Letter to the Acting Secretary of the Treasury Board - Concerns Regarding Methodology Used by TBS Regarding OIC's Collective Agreement Increase (May 2024)

May 14, 2024

Dominique Blanchard
Acting Secretary of the Treasury Board
90 Elgin Street
Ottawa, Ontario 
K1A 0R5

Subject: Concern Regarding Methodology Used by Treasury Board Secretariat Regarding OIC's Collective Agreement Increase

Dear A/Secretary Blanchard,

I am writing to you to raise some grave concerns of mine regarding the funding allocated to my office to cover salary increases resulting from new collective agreements, and to inform you of my intention to seek immediate redress of this unacceptable situation, which threatens the operational capacity of my organization. Given the severity of the funding shortfall I am now faced with as a result of flaws in the calculation of the Office of the Information Commissioner’s (OIC) collective agreement funding, I am considering making a request an off-cycle budget adjustment through the Minister of Justice. I may be obliged to take this course of action in order to ensure that I am able to continue to discharge my mandate.

By way of background, in 2019, amendments to the Access to Information Act resulted in new responsibilities for the OIC and an increase in my workload. Following a sustained increase in complaints to my office, in December 2020, the OIC received permanent funding for 27 additional Full-Time Equivalents (FTEs) for a viable and sustainable investigations program. However, upon reviewing the recent funding allocation for the new Program and Administrative Services (PA) collective agreement, we discovered that the Treasury Board Secretariat (TBS) had omitted the FTEs added in 2020 from their calculations, resulting in a critical funding gap for the OIC. This omission impacts 21% of the OIC’s 128 FTEs, representing a shortfall of $350,000 for the 2024-25 fiscal year and a significant challenge for a small organization like mine.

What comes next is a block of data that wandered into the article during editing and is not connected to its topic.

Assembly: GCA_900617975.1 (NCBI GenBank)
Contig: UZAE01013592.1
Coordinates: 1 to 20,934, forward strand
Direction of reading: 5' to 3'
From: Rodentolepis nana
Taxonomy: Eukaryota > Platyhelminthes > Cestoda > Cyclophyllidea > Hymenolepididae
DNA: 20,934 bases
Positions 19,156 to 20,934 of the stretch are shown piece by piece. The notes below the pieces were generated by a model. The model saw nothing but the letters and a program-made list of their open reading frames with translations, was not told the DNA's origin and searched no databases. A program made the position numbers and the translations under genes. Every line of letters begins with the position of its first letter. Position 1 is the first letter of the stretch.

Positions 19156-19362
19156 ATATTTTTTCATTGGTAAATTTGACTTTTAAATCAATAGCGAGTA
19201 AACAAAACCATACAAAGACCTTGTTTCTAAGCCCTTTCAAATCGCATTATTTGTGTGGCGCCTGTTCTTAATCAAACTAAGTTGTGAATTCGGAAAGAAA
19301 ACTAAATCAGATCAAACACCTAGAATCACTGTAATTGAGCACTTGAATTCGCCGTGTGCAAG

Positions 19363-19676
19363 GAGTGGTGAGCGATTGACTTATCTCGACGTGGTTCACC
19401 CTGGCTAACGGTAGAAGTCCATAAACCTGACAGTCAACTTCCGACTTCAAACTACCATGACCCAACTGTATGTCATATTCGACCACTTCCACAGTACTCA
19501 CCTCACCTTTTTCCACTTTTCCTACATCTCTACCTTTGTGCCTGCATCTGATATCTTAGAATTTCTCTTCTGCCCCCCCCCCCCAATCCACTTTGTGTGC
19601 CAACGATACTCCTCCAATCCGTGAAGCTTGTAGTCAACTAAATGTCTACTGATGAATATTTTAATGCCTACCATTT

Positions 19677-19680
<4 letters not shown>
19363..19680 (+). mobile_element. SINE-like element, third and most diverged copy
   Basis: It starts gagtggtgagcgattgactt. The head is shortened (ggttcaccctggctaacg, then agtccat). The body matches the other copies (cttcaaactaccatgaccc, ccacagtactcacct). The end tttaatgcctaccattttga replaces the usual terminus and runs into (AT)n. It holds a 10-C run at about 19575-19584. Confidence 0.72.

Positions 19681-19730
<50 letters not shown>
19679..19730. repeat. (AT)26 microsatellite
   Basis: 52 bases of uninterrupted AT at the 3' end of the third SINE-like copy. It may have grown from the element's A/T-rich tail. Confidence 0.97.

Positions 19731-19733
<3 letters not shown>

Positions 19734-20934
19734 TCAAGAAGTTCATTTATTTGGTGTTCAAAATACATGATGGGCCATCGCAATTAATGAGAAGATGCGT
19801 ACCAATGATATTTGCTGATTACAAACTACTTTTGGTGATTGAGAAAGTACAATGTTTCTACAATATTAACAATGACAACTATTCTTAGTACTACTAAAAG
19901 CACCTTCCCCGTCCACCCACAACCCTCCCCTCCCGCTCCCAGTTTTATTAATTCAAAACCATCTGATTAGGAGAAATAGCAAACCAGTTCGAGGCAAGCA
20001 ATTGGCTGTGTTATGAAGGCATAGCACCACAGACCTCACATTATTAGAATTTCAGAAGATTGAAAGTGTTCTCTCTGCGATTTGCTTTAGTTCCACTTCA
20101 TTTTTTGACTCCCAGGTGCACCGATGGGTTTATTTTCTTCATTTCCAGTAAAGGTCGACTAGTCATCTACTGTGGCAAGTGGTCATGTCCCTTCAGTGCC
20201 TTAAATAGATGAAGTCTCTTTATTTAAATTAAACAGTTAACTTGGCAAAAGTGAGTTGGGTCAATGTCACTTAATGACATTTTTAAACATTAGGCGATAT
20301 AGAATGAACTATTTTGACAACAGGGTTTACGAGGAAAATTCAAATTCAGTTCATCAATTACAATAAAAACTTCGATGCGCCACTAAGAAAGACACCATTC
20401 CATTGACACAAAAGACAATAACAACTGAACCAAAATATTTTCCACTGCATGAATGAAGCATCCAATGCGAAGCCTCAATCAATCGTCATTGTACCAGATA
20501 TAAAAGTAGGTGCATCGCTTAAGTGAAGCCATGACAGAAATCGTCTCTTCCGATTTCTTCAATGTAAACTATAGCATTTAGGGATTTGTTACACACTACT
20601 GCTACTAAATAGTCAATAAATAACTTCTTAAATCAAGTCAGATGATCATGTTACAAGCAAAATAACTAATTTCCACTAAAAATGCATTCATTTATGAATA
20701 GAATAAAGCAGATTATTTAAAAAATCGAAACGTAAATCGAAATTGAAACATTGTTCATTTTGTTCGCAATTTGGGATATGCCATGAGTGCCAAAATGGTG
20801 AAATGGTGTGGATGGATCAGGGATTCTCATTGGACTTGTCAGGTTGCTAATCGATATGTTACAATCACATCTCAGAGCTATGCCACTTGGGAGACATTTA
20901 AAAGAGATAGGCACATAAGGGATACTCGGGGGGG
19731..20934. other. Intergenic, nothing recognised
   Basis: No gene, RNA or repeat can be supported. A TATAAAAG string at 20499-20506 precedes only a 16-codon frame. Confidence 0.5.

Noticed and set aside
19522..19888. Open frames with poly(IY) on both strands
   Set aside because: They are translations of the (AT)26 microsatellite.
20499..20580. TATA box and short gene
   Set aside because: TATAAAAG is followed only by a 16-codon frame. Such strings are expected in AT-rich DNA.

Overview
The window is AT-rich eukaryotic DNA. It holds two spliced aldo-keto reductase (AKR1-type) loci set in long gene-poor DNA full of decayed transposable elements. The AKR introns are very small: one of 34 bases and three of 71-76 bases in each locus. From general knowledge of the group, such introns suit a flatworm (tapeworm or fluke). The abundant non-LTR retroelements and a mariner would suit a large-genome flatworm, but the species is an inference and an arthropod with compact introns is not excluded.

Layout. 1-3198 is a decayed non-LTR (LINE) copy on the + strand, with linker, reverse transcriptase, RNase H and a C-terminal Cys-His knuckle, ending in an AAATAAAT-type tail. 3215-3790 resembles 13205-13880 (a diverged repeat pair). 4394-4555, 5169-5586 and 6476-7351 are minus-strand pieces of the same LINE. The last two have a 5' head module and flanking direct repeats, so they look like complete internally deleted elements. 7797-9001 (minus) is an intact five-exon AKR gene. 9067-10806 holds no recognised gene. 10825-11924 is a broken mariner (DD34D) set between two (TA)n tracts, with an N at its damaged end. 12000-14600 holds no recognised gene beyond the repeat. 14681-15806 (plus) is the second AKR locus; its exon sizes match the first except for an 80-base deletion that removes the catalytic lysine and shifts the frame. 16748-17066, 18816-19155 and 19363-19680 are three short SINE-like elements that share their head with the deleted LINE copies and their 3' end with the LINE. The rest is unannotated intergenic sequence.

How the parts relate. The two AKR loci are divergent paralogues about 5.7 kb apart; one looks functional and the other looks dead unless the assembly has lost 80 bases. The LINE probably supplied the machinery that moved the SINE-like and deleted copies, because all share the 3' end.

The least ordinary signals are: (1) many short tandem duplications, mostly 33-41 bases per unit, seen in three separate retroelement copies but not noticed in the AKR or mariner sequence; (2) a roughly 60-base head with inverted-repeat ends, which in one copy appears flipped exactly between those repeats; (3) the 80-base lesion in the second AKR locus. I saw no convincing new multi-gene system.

During my March 26th meeting with Treasury Board Secretary Catherine Blewett, I took the opportunity to express my deep concern regarding the methodology employed by the TBS and the impacts I foresaw as a result of this situation. Since this meeting took place, my Chief Financial Officer (CFO) has also identified a discrepancy in the information provided by TBS related to the recently renewed collective agreement for legal counsel (LP). According to this information, it appears that at the time TBS took its snapshots for calculating the funding required for the LP group, not all the salary files of lawyers working at the OIC had been transferred within the Phoenix pay system, and were therefore not included in the calculation. As these lawyers continue to work for the OIC, this oversight, which I ask you to correct immediately, will result in an additional shortfall for the OIC of $350,000. Given that the payments related to the collective agreements have not yet been finalized, there is still a window of opportunity to address this specific issue, and I am confident that our officials can work collaboratively to resolve it.